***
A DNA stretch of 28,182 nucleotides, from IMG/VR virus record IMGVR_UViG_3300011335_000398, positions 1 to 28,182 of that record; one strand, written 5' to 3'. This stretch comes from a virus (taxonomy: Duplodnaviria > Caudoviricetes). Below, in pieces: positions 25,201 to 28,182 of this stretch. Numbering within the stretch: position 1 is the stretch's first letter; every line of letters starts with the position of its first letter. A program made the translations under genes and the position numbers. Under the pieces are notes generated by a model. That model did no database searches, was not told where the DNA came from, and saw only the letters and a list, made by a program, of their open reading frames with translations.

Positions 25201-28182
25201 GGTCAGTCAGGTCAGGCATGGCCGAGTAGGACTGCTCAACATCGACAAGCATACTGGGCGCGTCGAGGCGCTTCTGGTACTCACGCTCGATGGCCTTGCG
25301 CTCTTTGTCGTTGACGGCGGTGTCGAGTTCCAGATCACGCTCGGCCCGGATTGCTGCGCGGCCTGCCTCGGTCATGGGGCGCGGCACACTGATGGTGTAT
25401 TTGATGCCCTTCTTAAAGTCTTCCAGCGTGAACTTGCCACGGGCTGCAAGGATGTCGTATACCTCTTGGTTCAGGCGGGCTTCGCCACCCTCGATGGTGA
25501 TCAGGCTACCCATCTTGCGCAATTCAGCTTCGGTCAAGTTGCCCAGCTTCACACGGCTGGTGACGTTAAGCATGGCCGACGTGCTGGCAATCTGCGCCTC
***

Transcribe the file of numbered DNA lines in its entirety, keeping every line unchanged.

A DNA stretch of 28,182 nucleotides, from IMG/VR virus record IMGVR_UViG_3300011335_000398, positions 1 to 28,182 of that record; one strand, written 5' to 3'. This stretch comes from a virus (taxonomy: Duplodnaviria > Caudoviricetes). Below, in pieces: positions 25,201 to 28,182 of this stretch. Numbering within the stretch: position 1 is the stretch's first letter; every line of letters starts with the position of its first letter. A program made the translations under genes and the position numbers. Under the pieces are notes generated by a model. That model did no database searches, was not told where the DNA came from, and saw only the letters and a list, made by a program, of their open reading frames with translations.

Positions 25201-28182
25201 GGTCAGTCAGGTCAGGCATGGCCGAGTAGGACTGCTCAACATCGACAAGCATACTGGGCGCGTCGAGGCGCTTCTGGTACTCACGCTCGATGGCCTTGCG
25301 CTCTTTGTCGTTGACGGCGGTGTCGAGTTCCAGATCACGCTCGGCCCGGATTGCTGCGCGGCCTGCCTCGGTCATGGGGCGCGGCACACTGATGGTGTAT
25401 TTGATGCCCTTCTTAAAGTCTTCCAGCGTGAACTTGCCACGGGCTGCAAGGATGTCGTATACCTCTTGGTTCAGGCGGGCTTCGCCACCCTCGATGGTGA
25501 TCAGGCTACCCATCTTGCGCAATTCAGCTTCGGTCAAGTTGCCCAGCTTCACACGGCTGGTGACGTTAAGCATGGCCGACGTGCTGGCAATCTGCGCCTC